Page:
Cleaning and disinfecting tasks and product use are associated with elevated prevalence of asthma and respiratory symptoms among healthcare workers; however, the levels of exposure that pose a health risk remain unclear. The objective of this study was to estimate the peak, average, and determinants of real-time total volatile organic compound (TVOC) exposure associated with cleaning tasks and product-use. TVOC exposures were measured using monitors equipped with a photoionization detector (PID). A simple correction factor was applied to the real-time measurements, calculated as a ratio of the full-shift average TVOC concentrations from a time-integrated canister and the PID sample, for each sample pair. During sampling, auxiliary information, e.g. tasks, products used, engineering controls, was recorded on standardized data collection forms at 5-min intervals. Five-minute averaged air measurements (n = 10 276) from 129 time-series comprising 92 workers and four hospitals were used to model the determinants of exposures. The statistical model simultaneously accounted for censored data and non-stationary autocorrelation and was fit using Markov-Chain Monte Carlo within a Bayesian context. Log-transformed corrected concentrations (cTVOC) were modeled, with the fixed-effects of tasks and covariates, that were systematically gathered during sampling, and random effect of person-day. The model-predicted geometric mean (GM) cTVOC concentrations ranged from 387 parts per billion (ppb) for the task of using a product containing formaldehyde in laboratories to 2091 ppb for the task of using skin wipes containing quaternary ammonium compounds, with a GM of 925 ppb when no products were used. Peak exposures quantified as the 95th percentile of 15-min averages for these tasks ranged from 3172 to 17 360 ppb. Peak and GM task exposures varied by occupation and hospital unit. In the multiple regression model, use of sprays was associated with increasing exposures, while presence of local exhaust ventilation, large room volume, and automatic sterilizer use were associated with decreasing exposures. A detailed understanding of factors affecting TVOC exposure can inform targeted interventions to reduce exposures and can be used in epidemiologic studies as metrics of short-duration peak exposures.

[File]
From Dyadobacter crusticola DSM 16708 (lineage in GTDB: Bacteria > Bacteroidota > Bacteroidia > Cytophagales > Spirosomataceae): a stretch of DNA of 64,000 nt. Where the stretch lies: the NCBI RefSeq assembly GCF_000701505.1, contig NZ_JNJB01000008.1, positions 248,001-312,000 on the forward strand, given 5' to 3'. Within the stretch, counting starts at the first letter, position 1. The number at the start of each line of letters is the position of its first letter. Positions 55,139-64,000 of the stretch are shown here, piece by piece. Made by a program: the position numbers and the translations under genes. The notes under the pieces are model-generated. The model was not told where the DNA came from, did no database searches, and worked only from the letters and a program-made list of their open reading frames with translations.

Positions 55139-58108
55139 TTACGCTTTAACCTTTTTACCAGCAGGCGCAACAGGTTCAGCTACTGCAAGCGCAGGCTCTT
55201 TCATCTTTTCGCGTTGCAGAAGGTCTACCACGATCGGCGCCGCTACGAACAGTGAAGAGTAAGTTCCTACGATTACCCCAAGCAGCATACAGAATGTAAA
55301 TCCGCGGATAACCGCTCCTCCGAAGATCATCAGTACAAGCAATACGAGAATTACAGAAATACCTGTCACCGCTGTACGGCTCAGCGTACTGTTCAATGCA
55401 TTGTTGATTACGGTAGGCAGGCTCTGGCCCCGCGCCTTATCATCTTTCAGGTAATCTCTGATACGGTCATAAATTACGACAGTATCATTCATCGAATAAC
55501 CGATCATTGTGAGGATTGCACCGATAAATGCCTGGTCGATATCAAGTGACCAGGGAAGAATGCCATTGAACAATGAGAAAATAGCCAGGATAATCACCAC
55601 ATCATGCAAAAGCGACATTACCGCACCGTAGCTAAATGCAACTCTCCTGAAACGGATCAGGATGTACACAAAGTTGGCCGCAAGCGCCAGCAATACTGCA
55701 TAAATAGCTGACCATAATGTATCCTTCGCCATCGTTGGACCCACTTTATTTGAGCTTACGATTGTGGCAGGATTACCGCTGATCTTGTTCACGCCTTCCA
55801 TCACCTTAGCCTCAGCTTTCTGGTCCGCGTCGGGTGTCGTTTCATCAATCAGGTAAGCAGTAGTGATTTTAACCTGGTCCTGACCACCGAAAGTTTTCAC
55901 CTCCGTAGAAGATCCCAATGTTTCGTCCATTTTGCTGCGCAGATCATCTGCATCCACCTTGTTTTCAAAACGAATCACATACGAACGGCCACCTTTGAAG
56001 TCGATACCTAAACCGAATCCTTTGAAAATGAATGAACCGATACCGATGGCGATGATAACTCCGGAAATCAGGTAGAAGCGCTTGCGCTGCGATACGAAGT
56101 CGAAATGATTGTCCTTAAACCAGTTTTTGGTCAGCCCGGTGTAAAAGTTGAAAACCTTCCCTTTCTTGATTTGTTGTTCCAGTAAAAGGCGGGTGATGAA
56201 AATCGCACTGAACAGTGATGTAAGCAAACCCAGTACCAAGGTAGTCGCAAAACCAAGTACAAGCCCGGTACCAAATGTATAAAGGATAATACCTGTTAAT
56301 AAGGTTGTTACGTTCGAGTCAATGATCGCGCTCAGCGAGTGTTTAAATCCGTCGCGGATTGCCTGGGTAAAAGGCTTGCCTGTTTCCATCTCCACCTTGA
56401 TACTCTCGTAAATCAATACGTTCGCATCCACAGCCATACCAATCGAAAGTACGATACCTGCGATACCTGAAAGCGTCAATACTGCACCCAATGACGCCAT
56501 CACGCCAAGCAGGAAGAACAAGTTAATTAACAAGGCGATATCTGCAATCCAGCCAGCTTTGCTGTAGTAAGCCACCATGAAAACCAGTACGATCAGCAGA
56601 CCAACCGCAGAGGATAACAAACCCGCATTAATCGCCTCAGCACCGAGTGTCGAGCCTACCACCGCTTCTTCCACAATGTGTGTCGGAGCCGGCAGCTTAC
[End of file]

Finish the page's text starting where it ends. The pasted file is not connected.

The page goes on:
The Great Recession’s Lingering Impact

Source: Rick Seltzer, inside Higher Ed, June 5, 2019

States and the public colleges they fund continue to feel the economic downturn’s effects, even after a decade of recovery, according to a new report that gives a sobering look at state funding.

Related:
‘Lost Decade’ Casts a Post-Recession Shadow on State Finances
Source: Pew Charitable Trusts, Issue Brief, June 4, 2019

Despite almost 10 years of national economic recovery, strains from the 2007-09 downturn still linger in many states